Legislators this year raised questions about how well the agency was implementing its use-of-force policies and questioned whether the agency was capable of “policing itself” in the wake of reports about cover-ups of inmate abuse and the silencing of whistle-blowers within the agency’s Office of Inspector General.
The audit found that DOC policies were not necessarily problematic — they generally conform to accepted practices.
Nor did it take issue with the culture of the prison system. It stated that the current leadership of the Department of Corrections, the third largest system in the nation, has communicated a policy of “zero tolerance” toward abuse of prisoners, as evidenced by a recent series of arrests and dismissals of DOC staff.
Interviews with prison officials, as well observations during on-site visits, led the review team to conclude that “every employee interviewed knew about the mandate form the Central Office to only utilize the least amount of force to gain control of a situation only when other nonphysical intervention methods have failed.”
It noted that a “small number” of employees complained that this approach amounted to “coddling inmates,” and the reviewers urged that these employees be “carefully monitored” by prison officials “to ensure that their negativity doesn’t grow into an informal subculture that becomes pervasive among other employees at the institution.”
Julie Jones, who became secretary of the Department of Corrections a little under a year ago, said she welcomed the recommendations.
“The information provided in this review reflects the department’s ongoing efforts to increase accountability and safety within our institutions and our goal of becoming a national leader in correctional policy,” she said in a statement. “I look forward to implementing the recommendations provided in this review and further improving and strengthening the operations of this department.”
The report suggested there was room for improvement in several areas. It noted that inmates involved in use-of-force incidents sometimes chose not to give a statement, and raised the question of whether this could be because they felt doing so would endanger them all over again.
Although the agency has spent money adding video cameras and replacing analog cameras with digital cameras, the report suggested this was not enough. It noted that 75 percent of the incidents in which officers use force against inmates were unplanned events and many of those events occur “in locations where there is no video or audio coverage.”
It said supplementing the video with audio — recently introduced at Dade Correctional but lacking elsewhere — would give a truer picture of what happened and why to anyone reviewing the footage.
The report noted that staffing shortages continue to cause trouble for the agency. Since the beginning of the year, the DOC has made many new hires, resulting in a net increase of 800 corrections officers, said McKinley Lewis, a DOC spokesman.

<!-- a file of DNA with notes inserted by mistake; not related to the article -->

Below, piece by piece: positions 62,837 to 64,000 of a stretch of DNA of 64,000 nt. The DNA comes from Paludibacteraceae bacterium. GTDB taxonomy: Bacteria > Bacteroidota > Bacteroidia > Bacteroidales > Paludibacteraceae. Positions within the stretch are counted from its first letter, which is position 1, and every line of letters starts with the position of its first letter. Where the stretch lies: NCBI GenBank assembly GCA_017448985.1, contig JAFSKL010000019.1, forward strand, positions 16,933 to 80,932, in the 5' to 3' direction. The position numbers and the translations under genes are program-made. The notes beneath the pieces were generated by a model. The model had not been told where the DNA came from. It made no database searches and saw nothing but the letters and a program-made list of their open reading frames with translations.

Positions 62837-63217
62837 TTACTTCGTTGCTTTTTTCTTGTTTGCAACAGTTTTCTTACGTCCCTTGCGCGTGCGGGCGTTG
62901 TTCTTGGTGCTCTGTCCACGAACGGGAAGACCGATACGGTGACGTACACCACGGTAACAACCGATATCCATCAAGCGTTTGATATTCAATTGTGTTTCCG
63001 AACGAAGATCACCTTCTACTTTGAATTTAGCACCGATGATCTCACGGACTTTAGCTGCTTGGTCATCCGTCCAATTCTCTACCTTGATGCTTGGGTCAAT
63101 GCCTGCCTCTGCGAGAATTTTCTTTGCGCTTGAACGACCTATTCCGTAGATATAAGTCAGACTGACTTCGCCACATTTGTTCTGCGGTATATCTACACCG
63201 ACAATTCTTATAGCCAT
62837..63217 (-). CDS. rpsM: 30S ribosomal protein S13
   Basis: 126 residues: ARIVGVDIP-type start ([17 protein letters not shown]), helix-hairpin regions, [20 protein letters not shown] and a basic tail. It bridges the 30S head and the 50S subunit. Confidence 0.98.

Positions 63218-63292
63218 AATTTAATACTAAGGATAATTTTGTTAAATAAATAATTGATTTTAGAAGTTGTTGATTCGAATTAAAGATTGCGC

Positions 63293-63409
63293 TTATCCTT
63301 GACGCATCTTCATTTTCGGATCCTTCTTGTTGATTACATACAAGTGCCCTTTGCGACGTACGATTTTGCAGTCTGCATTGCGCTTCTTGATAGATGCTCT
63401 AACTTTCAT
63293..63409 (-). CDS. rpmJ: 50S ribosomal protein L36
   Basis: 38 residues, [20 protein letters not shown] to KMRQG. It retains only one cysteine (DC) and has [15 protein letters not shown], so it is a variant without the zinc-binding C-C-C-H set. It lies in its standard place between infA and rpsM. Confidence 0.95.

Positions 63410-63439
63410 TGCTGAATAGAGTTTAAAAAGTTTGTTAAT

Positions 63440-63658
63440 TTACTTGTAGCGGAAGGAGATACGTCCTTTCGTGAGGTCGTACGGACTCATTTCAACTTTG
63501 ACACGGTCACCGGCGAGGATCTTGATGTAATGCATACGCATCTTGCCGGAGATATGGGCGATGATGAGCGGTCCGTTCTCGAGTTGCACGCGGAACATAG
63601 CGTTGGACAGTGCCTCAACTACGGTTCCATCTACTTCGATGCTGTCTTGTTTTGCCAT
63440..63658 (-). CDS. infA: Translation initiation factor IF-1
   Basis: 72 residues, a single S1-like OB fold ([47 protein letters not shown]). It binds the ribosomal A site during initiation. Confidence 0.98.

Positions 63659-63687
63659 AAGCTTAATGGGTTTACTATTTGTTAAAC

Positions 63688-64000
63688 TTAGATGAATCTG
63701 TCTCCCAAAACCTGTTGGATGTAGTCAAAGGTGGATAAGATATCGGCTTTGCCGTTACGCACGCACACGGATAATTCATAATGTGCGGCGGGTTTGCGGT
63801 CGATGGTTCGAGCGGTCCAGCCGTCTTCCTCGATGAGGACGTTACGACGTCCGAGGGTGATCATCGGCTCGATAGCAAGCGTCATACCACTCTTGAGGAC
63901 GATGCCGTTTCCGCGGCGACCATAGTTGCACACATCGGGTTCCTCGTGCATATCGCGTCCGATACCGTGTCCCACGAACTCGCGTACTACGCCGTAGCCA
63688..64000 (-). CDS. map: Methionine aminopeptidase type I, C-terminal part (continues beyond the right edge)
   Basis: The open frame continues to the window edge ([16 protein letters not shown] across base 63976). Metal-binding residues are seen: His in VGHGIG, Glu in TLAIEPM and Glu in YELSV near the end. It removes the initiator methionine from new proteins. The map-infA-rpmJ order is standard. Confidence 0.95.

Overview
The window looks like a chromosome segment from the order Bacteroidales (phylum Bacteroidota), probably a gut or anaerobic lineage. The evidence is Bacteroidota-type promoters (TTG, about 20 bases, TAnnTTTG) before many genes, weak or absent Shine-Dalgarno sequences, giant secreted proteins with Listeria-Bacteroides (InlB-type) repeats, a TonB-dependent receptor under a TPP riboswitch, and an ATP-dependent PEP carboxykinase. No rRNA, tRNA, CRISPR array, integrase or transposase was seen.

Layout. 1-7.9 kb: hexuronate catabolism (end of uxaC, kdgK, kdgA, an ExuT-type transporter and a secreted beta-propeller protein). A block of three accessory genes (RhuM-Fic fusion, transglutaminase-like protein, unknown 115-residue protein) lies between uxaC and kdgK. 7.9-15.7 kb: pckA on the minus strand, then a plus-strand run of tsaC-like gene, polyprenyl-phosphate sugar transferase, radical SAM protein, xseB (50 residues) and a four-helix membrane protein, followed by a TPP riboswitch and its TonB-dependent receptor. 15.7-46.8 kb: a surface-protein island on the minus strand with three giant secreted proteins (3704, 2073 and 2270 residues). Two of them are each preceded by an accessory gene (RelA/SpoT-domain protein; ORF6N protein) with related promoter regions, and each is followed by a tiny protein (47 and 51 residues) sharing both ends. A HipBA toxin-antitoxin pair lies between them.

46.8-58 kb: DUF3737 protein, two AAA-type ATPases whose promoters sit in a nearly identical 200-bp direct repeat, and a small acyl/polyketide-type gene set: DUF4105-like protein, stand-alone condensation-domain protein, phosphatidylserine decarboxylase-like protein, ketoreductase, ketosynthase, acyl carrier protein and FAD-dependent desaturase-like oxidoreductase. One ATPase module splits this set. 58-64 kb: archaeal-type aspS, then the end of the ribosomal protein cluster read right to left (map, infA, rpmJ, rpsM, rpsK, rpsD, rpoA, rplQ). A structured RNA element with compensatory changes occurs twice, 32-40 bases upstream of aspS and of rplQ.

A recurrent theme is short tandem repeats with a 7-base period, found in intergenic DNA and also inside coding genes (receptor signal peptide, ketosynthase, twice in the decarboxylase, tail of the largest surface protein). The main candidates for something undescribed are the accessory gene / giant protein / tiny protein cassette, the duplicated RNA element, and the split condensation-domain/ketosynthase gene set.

But the numbers are still not enough to keep drugs, cellphones, cigarettes and weapons out of the hands of inmates, the report said.
The report noted that while prisoners are not allowed cigarettes, employees can bring one pack into the workplace. It noted that each cigarette in that pack could potentially be sold for $10. The report said contraband cellphones are particularly prevalent at Dade Correctional Institution and that introducing contraband there is as easy as tossing phones or drugs over the perimeter fence at a prescribed time.
Members of the audit team visited Columbia, Dade, Martin, Santa Rosa, Suwannee and Union Correctional Institutions between May and August 2015. The prisons were chosen because they are scattered throughout the state and have a high number of use-of-force incidents.
Other recommendations include:
▪ The DOC should consider reverting to eight-hour shifts for corrections officers instead of the current 12-hour workday.
▪ Healthcare providers should document all medical and mental health assessments and staff should be better trained with how to deal with inmates with medical diagnoses.
▪ Incident reports on each use of force event should be required to include informative details, and vague “boilerplate” language should be prohibited.
Mary Ellen Klas is Tallahassee bureau chief for the Miami Herald. Reach her at meklas@MiamiHerald.com and on Twitter @MaryEllenKlas
USE OF FORCE BY YEAR
Use-of-force incidents in Florida prisons spiked, most noticeably between 2007 to 2012, even as the prison population remained stable.
Source: Florida Department of Corrections
REASONS FORCE WAS USED
A look at the most recent year’s cases:
|Reason||Number of incidents|
|Physical resistance to a lawful command||2,831|
|Quell a disturbance||2,402|
|Prevent property damage||144|
|Restrain for medical treatment||48|
|Mental health restraint||9|
|Prevent escape during transport||3|
Source: Florida Department of Corrections